Sure, some Christmas songs are worth a listen — check out our list of 10 that aren’t completely lame. But others .. hoo boy, hear them once and you’re diving for the extra-strength candy-cane-striped holiday Advil. Which doesn’t exist, but should.
According to Jennifer Rutherford, a California collector of terrible holiday songs (she owns more than 600), bad Christmas tunes should be divided into two piles. Call them naughty and nice, or perhaps “good tacky” and “bad tacky.”
“I consider ‘Grandma Got Run Over By A Reindeer’ to be good tacky because it’s a joke,” she told TODAY. “‘Christmas Shoes’ (however) is meant in all terrible sincerity and yet everyone hates and makes fun of it. Bad tacky.”
“Christmas Shoes” is a song released in 2000 by the band NewSong and later covered by country group 3 of Hearts. It’s based on an urban legend about a boy who lacks the money to buy a pair of new shoes for his dying mother. The song’s narrator supplies the extra money so the boy’s mother can wear the shoes, “if Mama meets Jesus tonight.” A book and a TV movie both based on the song came out in 2002.
“(The) audience (for ‘Christmas Shoes’) is intended to actually like it and find it touching,” says Rutherford, “However, in most people it provokes a divine rage, gasps of horror, and a brilliant rant by Patton Oswalt. Bad tacky is like finding syrupy angel statues in a country store. You’re supposed to find it cute and enjoyable, but all you feel is nausea.”
On the “good tacky” side, Rutherford likes parody and humor songs of the type you might hear on Dr. Demento’s (now online-only) radio show. She says she thinks of “Grandma Got Run Over By a Reindeer” as the start of the “good tacky” movement in holiday songs.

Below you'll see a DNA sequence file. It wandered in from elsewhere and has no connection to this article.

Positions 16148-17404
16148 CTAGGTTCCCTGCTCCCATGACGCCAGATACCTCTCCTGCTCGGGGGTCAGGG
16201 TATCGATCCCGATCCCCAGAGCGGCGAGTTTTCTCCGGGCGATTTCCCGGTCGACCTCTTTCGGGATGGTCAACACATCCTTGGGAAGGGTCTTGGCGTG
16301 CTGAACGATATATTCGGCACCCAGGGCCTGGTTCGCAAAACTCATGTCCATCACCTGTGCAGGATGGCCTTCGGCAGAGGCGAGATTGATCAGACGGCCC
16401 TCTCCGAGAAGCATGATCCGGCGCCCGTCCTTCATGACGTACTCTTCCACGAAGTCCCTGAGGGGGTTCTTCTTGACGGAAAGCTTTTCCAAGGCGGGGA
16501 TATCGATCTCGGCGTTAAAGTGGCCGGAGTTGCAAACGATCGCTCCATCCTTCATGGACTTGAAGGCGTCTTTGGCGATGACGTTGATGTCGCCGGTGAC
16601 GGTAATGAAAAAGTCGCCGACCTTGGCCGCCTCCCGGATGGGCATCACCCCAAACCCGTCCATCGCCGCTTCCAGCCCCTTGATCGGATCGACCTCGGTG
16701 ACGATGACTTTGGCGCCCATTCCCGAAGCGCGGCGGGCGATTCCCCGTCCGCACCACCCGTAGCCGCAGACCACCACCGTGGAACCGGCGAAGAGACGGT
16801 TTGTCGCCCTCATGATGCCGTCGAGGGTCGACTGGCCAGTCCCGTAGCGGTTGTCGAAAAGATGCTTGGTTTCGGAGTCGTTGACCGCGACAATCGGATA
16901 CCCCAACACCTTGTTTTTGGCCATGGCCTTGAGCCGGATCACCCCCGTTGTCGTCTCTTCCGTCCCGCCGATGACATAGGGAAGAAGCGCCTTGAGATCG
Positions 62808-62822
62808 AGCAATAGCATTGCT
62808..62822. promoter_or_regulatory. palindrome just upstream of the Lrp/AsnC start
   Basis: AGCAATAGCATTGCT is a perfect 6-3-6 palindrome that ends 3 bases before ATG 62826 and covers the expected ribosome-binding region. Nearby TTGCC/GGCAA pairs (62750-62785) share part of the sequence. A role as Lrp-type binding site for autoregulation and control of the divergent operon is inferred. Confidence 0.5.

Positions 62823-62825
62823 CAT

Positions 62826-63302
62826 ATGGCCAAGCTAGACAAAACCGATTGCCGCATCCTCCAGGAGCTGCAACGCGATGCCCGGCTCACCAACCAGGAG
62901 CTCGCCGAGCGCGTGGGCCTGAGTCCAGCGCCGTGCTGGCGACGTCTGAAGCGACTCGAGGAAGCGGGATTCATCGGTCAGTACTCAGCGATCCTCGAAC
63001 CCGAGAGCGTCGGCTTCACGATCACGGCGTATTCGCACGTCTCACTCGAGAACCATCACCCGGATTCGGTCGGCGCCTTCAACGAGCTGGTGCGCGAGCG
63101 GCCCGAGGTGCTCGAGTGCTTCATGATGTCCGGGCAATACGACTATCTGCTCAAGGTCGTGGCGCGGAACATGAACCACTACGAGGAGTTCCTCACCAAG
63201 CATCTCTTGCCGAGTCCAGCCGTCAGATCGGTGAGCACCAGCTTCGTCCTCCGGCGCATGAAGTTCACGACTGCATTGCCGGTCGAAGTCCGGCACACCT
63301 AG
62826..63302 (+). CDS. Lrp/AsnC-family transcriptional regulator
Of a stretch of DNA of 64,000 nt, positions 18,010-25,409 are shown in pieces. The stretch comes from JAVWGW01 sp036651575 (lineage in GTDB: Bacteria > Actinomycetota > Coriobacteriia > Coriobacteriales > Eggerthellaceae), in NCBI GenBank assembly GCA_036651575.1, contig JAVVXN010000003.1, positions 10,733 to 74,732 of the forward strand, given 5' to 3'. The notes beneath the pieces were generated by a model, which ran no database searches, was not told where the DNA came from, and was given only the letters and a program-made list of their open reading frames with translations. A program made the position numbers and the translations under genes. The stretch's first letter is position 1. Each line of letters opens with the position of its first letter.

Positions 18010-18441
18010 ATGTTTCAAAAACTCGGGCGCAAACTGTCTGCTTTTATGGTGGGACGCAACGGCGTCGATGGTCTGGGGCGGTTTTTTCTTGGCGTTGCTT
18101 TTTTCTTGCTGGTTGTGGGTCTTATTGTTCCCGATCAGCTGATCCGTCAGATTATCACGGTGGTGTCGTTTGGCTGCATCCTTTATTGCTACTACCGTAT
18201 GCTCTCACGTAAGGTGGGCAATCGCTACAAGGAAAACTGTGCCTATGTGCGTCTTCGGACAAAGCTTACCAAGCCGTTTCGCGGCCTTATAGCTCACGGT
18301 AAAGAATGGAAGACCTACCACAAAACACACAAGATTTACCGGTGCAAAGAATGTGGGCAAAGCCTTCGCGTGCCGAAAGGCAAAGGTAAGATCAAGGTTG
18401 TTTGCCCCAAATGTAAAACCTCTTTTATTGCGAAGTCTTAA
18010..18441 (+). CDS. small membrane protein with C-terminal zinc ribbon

“Grandma” is a 1979 novelty song sung by then-husband-and-wife duo Elmo and Patsy, and the title perfectly summarizes the plot. (“You can say there’s no such thing as Santa, but as for me and Grandpa, we believe,” run part of the lyrics.)
“‘Grandma Got Run Over By A Reindeer’ is supposed to be a joke, you are supposed to be amused by it. It’s silly and tacky, but in a fun way,” Rutherford says. “It’s like buying products at stores like Spencer’s Gifts — you know it’s supposed to be amusing kitsch.”
Here are some of Rutherford’s other nominations, for both the good and bad tacky lists.
1. “Grandma Got Run Over by a Reindeer”
2, “Christmas Is All Around,” performed by the character Billy Mack in the movie “Love Actually.”
Says Rutherford: “Billy Mack is incredible at making a putrid product that makes you laugh, because he’s in on the joke.”
3. “Teach Me How to Understand Christmas,” performed by the character Annie Edison on “Community.”
Rutherford calls this one an “amazing horror of a song,” explaining that it “takes the concept behind the song ‘Santa Baby’ to its hellish logical conclusion.”
4. “Dang It, I’m Vixen,” performed by Hometown on the album “Truckers Christmas.”
The whole album is a treat, says Rutherford, noting that other song titles include “Christmas Comes on Eighteen Wheels” and “Santa, Bring Me a Brand New Dream Machine.” In this song, she says, reindeer Vixen “thinks Rudolph has become a suckup and a snob, and he’s looking to kick some reindeer booty.”
1. “Christmas Shoes”
2. “Little Drummer Boy,” by numerous artists.
Yes, a classic to many, but as Rutherford notes, it’s ruined by three things. “What brand new mother wants you playing a drum around the baby?” she asks. “(Also), in almost all recordings I’ve ever heard of this song, THERE ARE NO DRUMS.” She also points out that “Pa-rum-pa-pum-pum is a funeral dirge-y chorus that drags through your head like Marley’s chains.”
3. “A Walking Talking Christmas Tree,” by Gene London.
Rutherford calls this lesser-known gem “so twinkly and treacle-y that you want to vomit at its cuteness within the first few seconds. ” The topic of the song also bothers her. “The writer of this song never thought about is how horrible it would be to be a sentient tree,” she says. “That tree has been CUT DOWN, folks. It lives in your house for a few weeks and then you kick it to the curb in January. You really want that poor tree to be walking and talking around your house? You think that tree is gonna be happy about that?”
4. “Baby It’s Cold Outside.”
“This is a song covered by many people in many different ways,” Rutherford says. “Depending on who’s doing it, it can come out sweet to tacky to OH DEAR GOD HE’S PUTTING ROOFIES IN HER DRINK.” Although there are many versions, Rutherford especially is creeped out by one sung by John Lithgow and Bebe Neuwirth.